Chelsea crisis: Jose Mourinho could be gone after Saturday's trip to Stoke, win or lose
It is no longer a question of if Jose Mourinho leaves the fallen Premier League champions, but when. This is a manager who doesn't know how to win a relegation scrap but is suddenly facing one after Saturday's 3-1 loss to Liverpool, writes resident Chelsea expert Dan Levene.
Chelsea's Portuguese manager Jose Mourinho (2nd L) stands with his coaching staff (L-R) Jose Morais, Rui Faria and Steve Holland, on the pitch after during the English Premier League football match between Chelsea and Liverpool at Stamford Bridge in Londo
It's all over for Jose Mourinho at Chelsea, bar the shouting.
The extraordinary scenes that followed Saturday's 3-1 defeat to Liverpool – the refusal to grant TV interviewers with any answer other than 'I have nothing to say', the dysfunctional press conference where he insisted he wanted to listen not talk, and the 15-minute on-pitch coaching team debrief – seem to suggest he knows it.
Followed-up on Sunday by BBC journalist Garry Richardson's impeccably sourced assertion that he knows of a Chelsea first team player who would 'rather lose than win for Mourinho', this appears to be the dying embers of a short-lived empire at Chelsea.
I hear he could have gone on Sunday – but, like previous sackings, Chelsea are choosing their moment. They want an opportunity that minimises the damage caused to the club. That means balancing the risk that a Mourinho side increasingly riven with divisions continues to lose games, with a moment to give his replacement the longest possible run-up at a debut match.
Sense says, discounting a complete disaster against Dynamo Kiev on Wednesday, that the axe will fall after Stoke on Saturday evening.
No 'emergency press conferences' (as some social media trolls have alluded to), just a simple statement put out via the official club website thanking him for his efforts, but talking about the 'regrettable' nature of recent results. Lunchtime on Sunday, given previous conduct.
Chelsea’s Premier League fixture against Liverpool on Saturday was more than just a match - it was a referendum on Jose Mourinho’s reign.
Image credit: AFP
What's gone wrong for Jose's second coming? And how has it all happened so quickly?
Some will blame the players – and there may yet be repercussions for the one whose statement of disloyalty to Mourinho so incensed fans this weekend. The identity of that individual remains, as it probably always will do, officially unknown. But the fact a personal back of an envelope shortlist revealed five possible suspects shows the issues Mourinho has steered himself into with his dressing room.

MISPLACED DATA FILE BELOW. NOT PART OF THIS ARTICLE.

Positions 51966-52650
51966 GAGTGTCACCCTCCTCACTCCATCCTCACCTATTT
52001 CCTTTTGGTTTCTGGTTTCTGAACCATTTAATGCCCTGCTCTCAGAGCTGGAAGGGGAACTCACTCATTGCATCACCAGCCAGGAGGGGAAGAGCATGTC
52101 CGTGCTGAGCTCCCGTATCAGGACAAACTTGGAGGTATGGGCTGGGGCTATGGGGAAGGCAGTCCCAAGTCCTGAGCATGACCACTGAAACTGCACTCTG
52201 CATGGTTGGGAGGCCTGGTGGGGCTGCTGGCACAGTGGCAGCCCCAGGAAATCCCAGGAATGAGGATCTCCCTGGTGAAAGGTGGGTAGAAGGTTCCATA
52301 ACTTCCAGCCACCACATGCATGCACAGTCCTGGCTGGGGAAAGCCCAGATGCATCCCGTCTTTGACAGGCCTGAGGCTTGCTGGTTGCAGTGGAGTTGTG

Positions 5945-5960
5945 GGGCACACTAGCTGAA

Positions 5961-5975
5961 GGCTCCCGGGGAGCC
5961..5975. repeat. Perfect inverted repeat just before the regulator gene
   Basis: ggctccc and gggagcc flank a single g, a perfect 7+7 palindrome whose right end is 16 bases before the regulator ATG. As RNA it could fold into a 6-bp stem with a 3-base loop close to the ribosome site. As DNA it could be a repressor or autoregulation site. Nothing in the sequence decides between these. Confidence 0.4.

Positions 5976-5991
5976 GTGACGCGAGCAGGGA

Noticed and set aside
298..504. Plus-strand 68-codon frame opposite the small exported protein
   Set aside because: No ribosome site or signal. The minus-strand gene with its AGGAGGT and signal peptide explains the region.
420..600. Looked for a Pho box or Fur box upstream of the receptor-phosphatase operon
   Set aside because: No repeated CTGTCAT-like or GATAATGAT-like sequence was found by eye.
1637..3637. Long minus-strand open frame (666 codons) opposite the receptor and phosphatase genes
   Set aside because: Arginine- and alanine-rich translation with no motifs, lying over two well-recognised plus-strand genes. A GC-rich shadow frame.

He has built an empire fuelled by continual conflict – which is fine just so long as the conflict is external. But this year has seen him pick fights with all sorts of people: from the FA (over and over again) and opposition managers, to his own staff (Eva Carneiro), the fans, and most damagingly the players.
These millionaires possess brittle egos, and the increasing readiness to criticise them in public, or to drop them – though pretty usual consequences in football of poor performances – have resulted in an us-and-him mentality in some corners of the dressing room. Chelsea's players have had it their own way with a great many mangers.
Mourinho, completely inexperienced in turning around a failing team, has stuck to his methods – for they are all he has. And, in his grumpy, stubborn, bull-in-a-china-shop way, he has ended up looking a lot less attractive than we all remember him to be. In fact, a lot more AVB.
So it is done. The decision is made. Barring some Lazarus-like resurrection, it is over. Fans, who bought into the idea that Mourinho's return would commence some golden era criminally cut short the first time, will find this incredibly difficult to accept.
Chelsea's Portuguese manager Jose Mourinho (3rd R) watches as Liverpool equalize
Image credit: AFP
Such emotional baggage has been invested in the belief that this man was the panacea. At times, that belief has felt almost religious. And certainly defying logic or evidence.
There will be recriminations – players blamed, the board booed, other fans not deemed to be loyal enough to The Special One. It won't be pleasant. But, and I'll whisper this because I know it will attract just that sort of opprobrium, we all really know the primary reason we have ended up here: it is because Mourinho has all too often taken the wrong decisions in recent months at Chelsea.
He will be greatly missed: by the fans, by (some of) the players, and by the media – who fans often insist are out to get him. When things are going well, he is a dream to work with: and it is a tragedy it has come to this. But, regardless of the man's proven talents, Chelsea have something on their hands they've never faced in the Premier League era: a potential relegation scrap.
And most, in their heart of hearts will know, that is simply something Mourinho is not in any way suited to tackle.